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MYT Visual
Richard S. Wright Jr.'s Blog

At only 34 lb., the Paramount MYT brings truly portable imaging to the Paramount family. But with the optional WiSky Wi-Fi adapter, the MYT also makes a very capable and easy to use mount for visual astronomy.

"Back in the day" when I only claimed to be a visual astronomer, I had an LX-200 and I'd go through the one or two star alignment routine. Often the object would not be in the field of view with say a 10mm eyepiece, but I'd pop in a 24mm or 30mm eyepiece and I'd see the object off to the side a little bit. I could use the hand controller to slew slightly to re-center the object and then go back to a higher power view if I wanted. I think most visual observers have similar experiences.

Paramount MYT setup for visual use.

How does the MYT stack up to this experience? Well, let's see.

On a recent visit to my dark sky site, I setup the Paramount MYT for visual use only with my trusty old Takahashi FC-76 and put in a (gasp!) eyepiece. I recorded the whole process on video (coming soon'ish), and timed the setup with a stopwatch app on my iPhone. Ground to eyepiece, I was done in 6 minutes and 6 seconds, and this included being very careful about making sure the mount was as level as I could get it. I connected with the iPad only, homed the mount and slewed to the sun to do a very rough alignment just to make sure I was more or less north within a few degrees.



TheSkyHD's Polar Align button.

After dark, I ran the new polar alignment wizard that is available in the newest updates to TheSky Mobile for iPhone/iPod Touch, and TheSky HD for iPad.  (They're of course also available in TheSkyX Pro.)

TheSkyHD's Polar Align button.

The polar align button only shows up on when a Paramount mount is selected (other mounts have their own built-in alignment routines), and is also only visible after the mount has been homed.


Step one tells you to make the mount as level as possible, and point it more or less north(ish).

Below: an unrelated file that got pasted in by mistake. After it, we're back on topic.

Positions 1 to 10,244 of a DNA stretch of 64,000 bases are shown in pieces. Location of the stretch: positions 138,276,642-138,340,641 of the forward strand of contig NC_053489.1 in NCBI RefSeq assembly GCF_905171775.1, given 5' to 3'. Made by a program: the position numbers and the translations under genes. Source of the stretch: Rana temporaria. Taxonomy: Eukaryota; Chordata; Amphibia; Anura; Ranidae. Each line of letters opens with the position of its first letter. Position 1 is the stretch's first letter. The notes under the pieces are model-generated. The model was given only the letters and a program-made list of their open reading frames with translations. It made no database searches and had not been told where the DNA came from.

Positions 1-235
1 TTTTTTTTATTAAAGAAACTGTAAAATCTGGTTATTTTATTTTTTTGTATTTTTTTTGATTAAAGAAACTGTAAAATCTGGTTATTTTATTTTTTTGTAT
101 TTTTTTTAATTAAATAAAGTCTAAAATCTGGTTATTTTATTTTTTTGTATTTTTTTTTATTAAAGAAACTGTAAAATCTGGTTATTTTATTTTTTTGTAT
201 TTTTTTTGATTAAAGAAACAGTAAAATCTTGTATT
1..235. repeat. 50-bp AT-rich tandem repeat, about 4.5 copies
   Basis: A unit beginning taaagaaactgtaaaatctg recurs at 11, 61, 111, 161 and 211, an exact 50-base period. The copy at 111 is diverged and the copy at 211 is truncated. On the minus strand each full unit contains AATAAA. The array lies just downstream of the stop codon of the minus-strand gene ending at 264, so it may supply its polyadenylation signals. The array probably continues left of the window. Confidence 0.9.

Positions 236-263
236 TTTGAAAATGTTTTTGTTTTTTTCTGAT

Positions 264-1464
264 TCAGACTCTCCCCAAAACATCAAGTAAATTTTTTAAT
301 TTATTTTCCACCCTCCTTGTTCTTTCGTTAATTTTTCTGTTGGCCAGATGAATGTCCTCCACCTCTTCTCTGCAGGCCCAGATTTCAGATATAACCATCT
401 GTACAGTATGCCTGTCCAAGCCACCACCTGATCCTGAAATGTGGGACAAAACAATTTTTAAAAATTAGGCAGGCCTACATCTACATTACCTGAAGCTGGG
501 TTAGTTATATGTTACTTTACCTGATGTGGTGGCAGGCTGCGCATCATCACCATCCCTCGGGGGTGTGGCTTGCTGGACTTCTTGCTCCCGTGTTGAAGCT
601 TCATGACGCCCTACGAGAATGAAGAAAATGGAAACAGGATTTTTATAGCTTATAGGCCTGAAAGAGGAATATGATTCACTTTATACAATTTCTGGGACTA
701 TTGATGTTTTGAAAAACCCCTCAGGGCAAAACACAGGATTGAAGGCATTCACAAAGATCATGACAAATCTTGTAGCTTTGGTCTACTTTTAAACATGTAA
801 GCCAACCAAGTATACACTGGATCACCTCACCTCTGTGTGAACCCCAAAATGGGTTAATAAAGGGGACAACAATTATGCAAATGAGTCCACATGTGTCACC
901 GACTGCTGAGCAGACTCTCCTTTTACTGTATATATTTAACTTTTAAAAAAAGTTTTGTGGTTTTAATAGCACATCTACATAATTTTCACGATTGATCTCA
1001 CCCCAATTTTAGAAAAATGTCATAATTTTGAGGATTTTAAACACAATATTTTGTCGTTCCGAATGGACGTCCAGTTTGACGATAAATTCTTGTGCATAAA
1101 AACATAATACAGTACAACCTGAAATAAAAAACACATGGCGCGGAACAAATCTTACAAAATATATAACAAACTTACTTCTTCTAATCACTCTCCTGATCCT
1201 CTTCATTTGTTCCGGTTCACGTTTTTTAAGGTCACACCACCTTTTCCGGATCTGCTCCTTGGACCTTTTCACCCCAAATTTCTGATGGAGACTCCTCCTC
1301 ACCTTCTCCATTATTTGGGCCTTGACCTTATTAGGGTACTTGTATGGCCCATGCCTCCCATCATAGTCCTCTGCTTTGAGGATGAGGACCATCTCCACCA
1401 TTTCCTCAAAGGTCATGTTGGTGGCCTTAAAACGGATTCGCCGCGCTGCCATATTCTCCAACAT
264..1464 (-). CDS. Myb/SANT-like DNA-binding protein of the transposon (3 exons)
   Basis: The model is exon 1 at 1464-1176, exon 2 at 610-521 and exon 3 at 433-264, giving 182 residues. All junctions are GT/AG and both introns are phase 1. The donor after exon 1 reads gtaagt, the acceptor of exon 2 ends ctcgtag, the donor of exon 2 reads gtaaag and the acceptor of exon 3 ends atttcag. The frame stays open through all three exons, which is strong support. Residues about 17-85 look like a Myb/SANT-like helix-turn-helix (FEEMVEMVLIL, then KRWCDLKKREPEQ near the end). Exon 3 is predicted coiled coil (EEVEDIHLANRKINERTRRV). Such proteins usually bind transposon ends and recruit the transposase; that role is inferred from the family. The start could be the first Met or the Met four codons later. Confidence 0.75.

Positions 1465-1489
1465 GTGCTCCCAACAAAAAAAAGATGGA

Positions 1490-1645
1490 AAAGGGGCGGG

Adjust the altitude of the polar axis.

You really should have done this already, likely when there is sufficient light to be messing about with tools and such.


Step two tells you to adjust your altitude based on your current latitude. You do this by adjusting the altitude adjustment settings on the mount.

Adjust the azimuth of the polar axis.

When the wizard is finished, it tells you to slew to a bright star (bright only so you can easily pick it out amongst other stars in the field) and center it using only the mount's altitude and azimuth adjustments.

No slewing with the buttons on the app! The app clears the mounts sync before this step so that any internal offsets in right ascension and declination are zeroed out. You will find both the altitude and azimuth need to be adjusted slightly. The altitude is most likely off slightly as the tick marks on the mount are only so finely spaced, your leveling job is only so close, and your scope may will have some tilt on the Versa-Plate. In fact, your scope will have some offset in both ra and dec, and this is one of the reasons why this method is no more or less accurate than using a polar scope to align the mount (a more detailed report on why this is so is in the works...). 

Mount synchronization.

After carefully centering the star or planet (Capella when I ran this experiment), sync the mount on this target with the sync button.
 You will get a friendly little "are you sure" message as well. Note in this screen shot, you can of course do this in the daytime using a bright planet (if you can find it!).

My purpose tonight was to see truly just how usable this felt compared to my experiences years ago. Now, this was a bit of a wide field setup, a 600mm scope, and I had a 23mm eyepiece in. Throughout the night (I was also imaging on a mount in my dome) I'd return and slew around with my iPad to find different objects. I setup a field of view indicator and moved the sky chart to show where the object actually was in the field of view (roughly) after the slew. Every time the object was in the field, albeit not necessarily in the center. This is exactly the same experience with the MYT that I had known when I was more actively doing visual observing... except it actually took a lot less time to setup!

I've included a couple of screen shots from the iPad as well showing how the alignment errors (normal with all uncorrected polar alignment routines) appeared in the eyepiece. Many objects were dead on in the center of the field as well. If it had not been visible, I could have easily popped in a wider eyepiece and centered it up.

TheSky HD field of view with telescope controls.

Yes, of course I'm going to try this next with a larger and longer focal length scope ;-)

Although my case of the imaging virus is terminal at this point, and with no hope of recovery, there are a few things that I think do look better in the eyepiece than in a camera. The moon for example, or star clusters (globulars are my favorite). The dynamic range of these objects cannot (yet) be matched by a computer monitor. Galaxies and faint fuzzies... they never thrilled me, and they always look better with a camera in my opinion!

Still, now with the Paramount MYT, I can easily bring a mount to my club's astronomy outreach events that I also use for imaging. Or at star parties with guests we can do some visual observing and when they go to bed early (whimps...), I can pop in a camera and do some imaging the rest of the night. The Paramount MYT really is the best of both worlds!


Posted 12-18-2014 8:29 AM by Richard Wright


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